Lee Wochner: Writer. Director. Writing instructor. Thinker about things.


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Spider-Man’s inker no more!

March 17th, 2019

FinalSpidermanStrip

Today, King Features retired the Amazing Spider-Man newspaper strip and, with it, beloved longtime Marvel comics inker Joe Sinnott also retired. Although Joltin’ Joe stopped inking comics in 1992, he’d still been doing the Sunday Spider-Man strip… at the age of 92. He worked for Marvel for 69 years, most famously, to many of us, on Fantastic Four. Indeed, his first inking job for Marvel was Fantastic Four #5, which introduced Doctor Doom. During his run on that title, he inked the introductions of Galactus, the Silver Surfer, the Black Panther, the Inhumans, Adam Warlock, and many others.

If you’re seeing the Spider-Man strip in your newspaper, it’ll probably remain, but in reruns. The original strip is over, according to its writer and artists, and its syndicate. Today’s Sunday strip, above, is the last original strip, credited to Stan Lee (as so much of Marvel has been), but actually courtesy of Roy Thomas, Alex Saviuk and Joe Sinnott.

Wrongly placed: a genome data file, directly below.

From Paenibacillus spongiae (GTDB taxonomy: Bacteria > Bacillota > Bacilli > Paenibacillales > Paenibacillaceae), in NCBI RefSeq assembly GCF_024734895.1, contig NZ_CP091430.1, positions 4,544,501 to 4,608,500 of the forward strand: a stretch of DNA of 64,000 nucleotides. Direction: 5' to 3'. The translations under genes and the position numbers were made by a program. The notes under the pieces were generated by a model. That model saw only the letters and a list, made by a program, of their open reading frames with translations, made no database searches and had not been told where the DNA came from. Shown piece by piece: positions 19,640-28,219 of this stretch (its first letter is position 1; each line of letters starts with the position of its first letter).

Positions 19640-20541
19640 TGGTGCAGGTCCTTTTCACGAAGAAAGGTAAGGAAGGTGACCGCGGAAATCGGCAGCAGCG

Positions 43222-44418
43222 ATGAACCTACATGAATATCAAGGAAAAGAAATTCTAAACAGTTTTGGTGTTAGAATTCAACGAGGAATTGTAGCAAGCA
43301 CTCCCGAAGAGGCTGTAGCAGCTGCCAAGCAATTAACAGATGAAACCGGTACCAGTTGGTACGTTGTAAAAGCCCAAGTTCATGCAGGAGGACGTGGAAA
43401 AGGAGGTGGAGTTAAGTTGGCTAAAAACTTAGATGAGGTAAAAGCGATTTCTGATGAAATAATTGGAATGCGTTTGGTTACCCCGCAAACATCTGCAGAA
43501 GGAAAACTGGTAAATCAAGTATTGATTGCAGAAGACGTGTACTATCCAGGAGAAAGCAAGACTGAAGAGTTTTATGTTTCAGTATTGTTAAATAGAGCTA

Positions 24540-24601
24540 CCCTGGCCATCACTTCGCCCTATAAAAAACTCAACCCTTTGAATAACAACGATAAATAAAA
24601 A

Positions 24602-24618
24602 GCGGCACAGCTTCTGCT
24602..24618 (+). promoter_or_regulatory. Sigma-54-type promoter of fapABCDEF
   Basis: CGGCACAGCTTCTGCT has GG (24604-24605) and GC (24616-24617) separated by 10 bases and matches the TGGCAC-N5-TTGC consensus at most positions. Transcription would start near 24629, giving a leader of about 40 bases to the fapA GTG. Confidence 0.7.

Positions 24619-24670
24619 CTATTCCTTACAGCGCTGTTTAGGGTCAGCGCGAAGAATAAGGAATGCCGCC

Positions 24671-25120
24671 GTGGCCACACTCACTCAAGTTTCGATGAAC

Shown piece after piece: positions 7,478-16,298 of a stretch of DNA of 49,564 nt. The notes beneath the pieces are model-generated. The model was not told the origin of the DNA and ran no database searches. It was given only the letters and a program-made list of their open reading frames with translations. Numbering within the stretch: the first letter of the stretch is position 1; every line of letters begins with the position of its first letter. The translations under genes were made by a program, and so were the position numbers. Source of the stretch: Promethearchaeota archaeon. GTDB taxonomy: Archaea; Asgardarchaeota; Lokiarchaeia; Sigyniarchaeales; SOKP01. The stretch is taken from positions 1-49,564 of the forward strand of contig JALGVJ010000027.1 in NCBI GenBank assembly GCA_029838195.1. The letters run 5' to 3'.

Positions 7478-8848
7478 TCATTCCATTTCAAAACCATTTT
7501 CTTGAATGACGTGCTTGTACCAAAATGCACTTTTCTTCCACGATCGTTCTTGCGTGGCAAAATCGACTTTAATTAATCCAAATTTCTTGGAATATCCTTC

SinnottSpidermanI’ve told the story many times of how tongue-tied I was to meet Jack Kirby when I was 12. But a big part of that revolves around Joe Sinnott, who was sitting next to him at that convention in New York in 1974:

But when I was 11, I was just amazed to see him in person. It was like seeing Leonardo da Vinci or Abraham Lincoln or Jesus Christ or some other enormously great historical figure in the flesh. How was it even possible?

That July, just a week-and-a-half before my 12th birthday, my father took me to the 1974 New York Comic Art Convention; this was an incredible gift, which I’m still grateful for, 25 years after his death. And there, in some little room, back when comic-book conventions were far far smaller, I stood at the back of a line of maybe 10 people waiting to meet Jack Kirby.

Kirby was seated at the left of two folding tables, drawing sketches and signing autographs and chatting with whoever was next in line. To his left (my right) was his longtime inker on “Fantastic Four,” Joe Sinnott. (Mr. Sinnott, aged 90, is still with us.) Although Kirby by this point had left Marvel for DC, and I had read some of those DC comics, I was still completely enamored with “Fantastic Four” — as was seemingly every person in line ahead of me. One by one, each of them remarked upon “Fantastic Four.”